I’m not saying I don’t like cars or they don’t have their place, but we’ve become a car monolculture. This monoculture means cars have stopped connection us and started dividing us… isolating into suburbs… places with no cross walks, no sidewalks, no bike lanes… whole areas that are anti-pedestrian. You don’t even realize it until you get out of the car.

    I’m all about diversity, alternatives and new perspectives. The truth is the way we interact with the world come to define us. The most obvious case I always give is that of this is the police… as the moved away from beat cops to patrol cars it created quite a distance between cops and the community. An efficiency yes… but also a distance. Quite an obtuse world, a harsh world for cops and the community alike. Cops primary interaction with the community would only be under times of duress. It’s not hard to extrapolate how the “bad boys” image evolved.

    With community policing initiatives cops have come back out of the cars via bikes, the walking beat and other alternative forms of re-connecting with the community. The result has been a huge change in the way communities see the police… though television pervades the bad boys image.

    It is not until we step outside the mainstream that we see these cultural perspectives. We see this with cars where other forms of transportation exist, we see this religion, race and culture in communities with diversity, and we see it now in media where because of the internet we have new perspectives on mass media. To me this is the foundation of bottom up culture.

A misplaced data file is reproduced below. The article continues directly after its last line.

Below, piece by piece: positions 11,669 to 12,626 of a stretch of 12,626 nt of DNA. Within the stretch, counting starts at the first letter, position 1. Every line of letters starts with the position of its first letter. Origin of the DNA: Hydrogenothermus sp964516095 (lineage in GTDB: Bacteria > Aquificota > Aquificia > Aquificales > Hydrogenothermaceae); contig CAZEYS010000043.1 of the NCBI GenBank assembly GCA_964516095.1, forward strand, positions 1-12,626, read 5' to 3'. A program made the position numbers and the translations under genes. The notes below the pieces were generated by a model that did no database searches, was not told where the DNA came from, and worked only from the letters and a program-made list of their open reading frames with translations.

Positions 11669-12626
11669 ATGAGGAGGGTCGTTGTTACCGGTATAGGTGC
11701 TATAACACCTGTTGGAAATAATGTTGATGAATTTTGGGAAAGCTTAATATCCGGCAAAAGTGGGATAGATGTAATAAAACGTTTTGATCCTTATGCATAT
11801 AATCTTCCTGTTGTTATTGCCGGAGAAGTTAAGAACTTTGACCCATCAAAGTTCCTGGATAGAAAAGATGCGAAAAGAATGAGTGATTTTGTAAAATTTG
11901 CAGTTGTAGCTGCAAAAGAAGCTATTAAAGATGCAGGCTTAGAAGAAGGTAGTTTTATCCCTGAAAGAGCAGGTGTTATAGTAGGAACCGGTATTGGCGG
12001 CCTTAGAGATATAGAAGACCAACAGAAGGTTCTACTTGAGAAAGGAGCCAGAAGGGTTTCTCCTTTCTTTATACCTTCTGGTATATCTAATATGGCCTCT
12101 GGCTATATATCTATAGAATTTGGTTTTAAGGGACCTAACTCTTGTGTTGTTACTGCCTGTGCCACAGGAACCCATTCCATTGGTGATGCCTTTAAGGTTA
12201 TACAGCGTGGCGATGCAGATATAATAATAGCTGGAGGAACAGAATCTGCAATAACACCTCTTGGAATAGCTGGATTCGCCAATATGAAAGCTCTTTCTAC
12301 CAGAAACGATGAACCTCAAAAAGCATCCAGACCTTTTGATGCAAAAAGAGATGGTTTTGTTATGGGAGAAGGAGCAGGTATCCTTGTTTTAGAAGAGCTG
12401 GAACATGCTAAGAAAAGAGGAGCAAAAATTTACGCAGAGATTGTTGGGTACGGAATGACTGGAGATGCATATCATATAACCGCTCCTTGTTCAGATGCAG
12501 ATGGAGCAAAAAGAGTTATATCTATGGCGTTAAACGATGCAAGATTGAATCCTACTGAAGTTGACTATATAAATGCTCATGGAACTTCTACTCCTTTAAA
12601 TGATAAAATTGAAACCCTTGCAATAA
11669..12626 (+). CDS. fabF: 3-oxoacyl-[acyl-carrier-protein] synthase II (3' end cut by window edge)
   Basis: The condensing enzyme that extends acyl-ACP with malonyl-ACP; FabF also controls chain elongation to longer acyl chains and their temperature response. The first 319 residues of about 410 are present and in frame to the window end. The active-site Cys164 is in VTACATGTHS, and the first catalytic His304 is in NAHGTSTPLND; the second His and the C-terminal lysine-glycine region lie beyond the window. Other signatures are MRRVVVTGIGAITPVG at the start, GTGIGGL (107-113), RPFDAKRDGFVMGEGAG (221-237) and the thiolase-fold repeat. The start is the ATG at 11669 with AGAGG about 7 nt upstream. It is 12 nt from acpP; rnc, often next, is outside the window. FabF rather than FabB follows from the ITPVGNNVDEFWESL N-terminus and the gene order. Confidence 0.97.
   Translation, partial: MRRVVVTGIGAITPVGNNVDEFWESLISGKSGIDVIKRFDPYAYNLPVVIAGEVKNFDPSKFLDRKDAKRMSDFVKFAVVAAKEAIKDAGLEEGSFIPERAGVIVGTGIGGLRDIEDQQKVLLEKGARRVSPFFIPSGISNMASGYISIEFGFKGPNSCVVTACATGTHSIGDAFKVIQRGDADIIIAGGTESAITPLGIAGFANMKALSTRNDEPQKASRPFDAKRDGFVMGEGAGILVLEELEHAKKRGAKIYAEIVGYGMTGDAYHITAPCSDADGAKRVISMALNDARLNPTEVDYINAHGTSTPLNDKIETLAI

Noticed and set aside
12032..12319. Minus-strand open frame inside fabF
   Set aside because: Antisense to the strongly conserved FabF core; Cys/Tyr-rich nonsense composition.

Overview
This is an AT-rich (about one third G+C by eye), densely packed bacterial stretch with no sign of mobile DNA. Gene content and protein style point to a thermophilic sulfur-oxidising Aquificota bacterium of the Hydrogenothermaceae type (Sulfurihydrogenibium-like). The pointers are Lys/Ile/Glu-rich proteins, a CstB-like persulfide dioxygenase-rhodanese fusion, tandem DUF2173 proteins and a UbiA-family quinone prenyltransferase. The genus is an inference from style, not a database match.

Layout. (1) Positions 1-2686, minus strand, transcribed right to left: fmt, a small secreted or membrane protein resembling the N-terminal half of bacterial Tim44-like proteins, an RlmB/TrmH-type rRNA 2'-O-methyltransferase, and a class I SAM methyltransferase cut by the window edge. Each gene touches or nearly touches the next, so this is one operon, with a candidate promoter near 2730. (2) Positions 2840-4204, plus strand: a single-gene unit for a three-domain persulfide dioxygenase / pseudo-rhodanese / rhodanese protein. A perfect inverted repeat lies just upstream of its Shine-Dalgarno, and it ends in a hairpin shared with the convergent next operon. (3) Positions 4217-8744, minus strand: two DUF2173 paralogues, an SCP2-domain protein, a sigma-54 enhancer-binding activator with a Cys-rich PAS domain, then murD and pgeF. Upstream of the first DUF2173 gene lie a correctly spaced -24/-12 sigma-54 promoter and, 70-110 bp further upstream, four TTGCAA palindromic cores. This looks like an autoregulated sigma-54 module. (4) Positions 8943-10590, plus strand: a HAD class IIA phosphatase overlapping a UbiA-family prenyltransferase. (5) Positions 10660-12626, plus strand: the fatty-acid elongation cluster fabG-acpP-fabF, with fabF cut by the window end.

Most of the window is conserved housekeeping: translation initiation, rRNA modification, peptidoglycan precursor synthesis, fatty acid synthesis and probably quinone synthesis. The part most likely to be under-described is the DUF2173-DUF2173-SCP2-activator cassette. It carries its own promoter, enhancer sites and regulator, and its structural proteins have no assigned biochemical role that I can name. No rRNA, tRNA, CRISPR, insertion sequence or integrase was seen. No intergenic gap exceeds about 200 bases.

When it comes to science and macroeconomics efficiency is gained in scale… but when it comes to culture, society and innovation the human factor says that decentralization and diversity wins out.

    It’s not a matter of which is better, car or bike. It’s a matter of everything has it’s time and it’s place. Sometimes it’s appropriate to drive, sometimes to bike, sometimes to walk, skateboard, segway, scooter, train, subway, bus. The key indicator of good mental health as they say is adaptability. To study the world around us and adapt to it. Almost a very zen like concept. Of course it’s about more then mental well being… it’s also about our physical well being today, tomorrow, and that of future generations… which is where we so often fail. Societally we have an inability to adapt. Perhaps it’s because as Michael Moore suggested in Sicko we’ve embraced the me so much we’ve forgotten about the “we”.

    This is why I love events like critical mass bike rides that celebrate alternatives. When I see whole families riding in chicago I know it’s succeeding… even if sometimes they’re parking their SUV and pulling the bikes of their rack. 🙂

    I know recreational opportunities abound there in Hawaii but you should try biking and other alternative means of transport think about how it changes the way it changes the way you percieve the world. Like meditation it’s not just something you go out and do one day and it opens your eyes, it’s part of a process you have to be a student of it.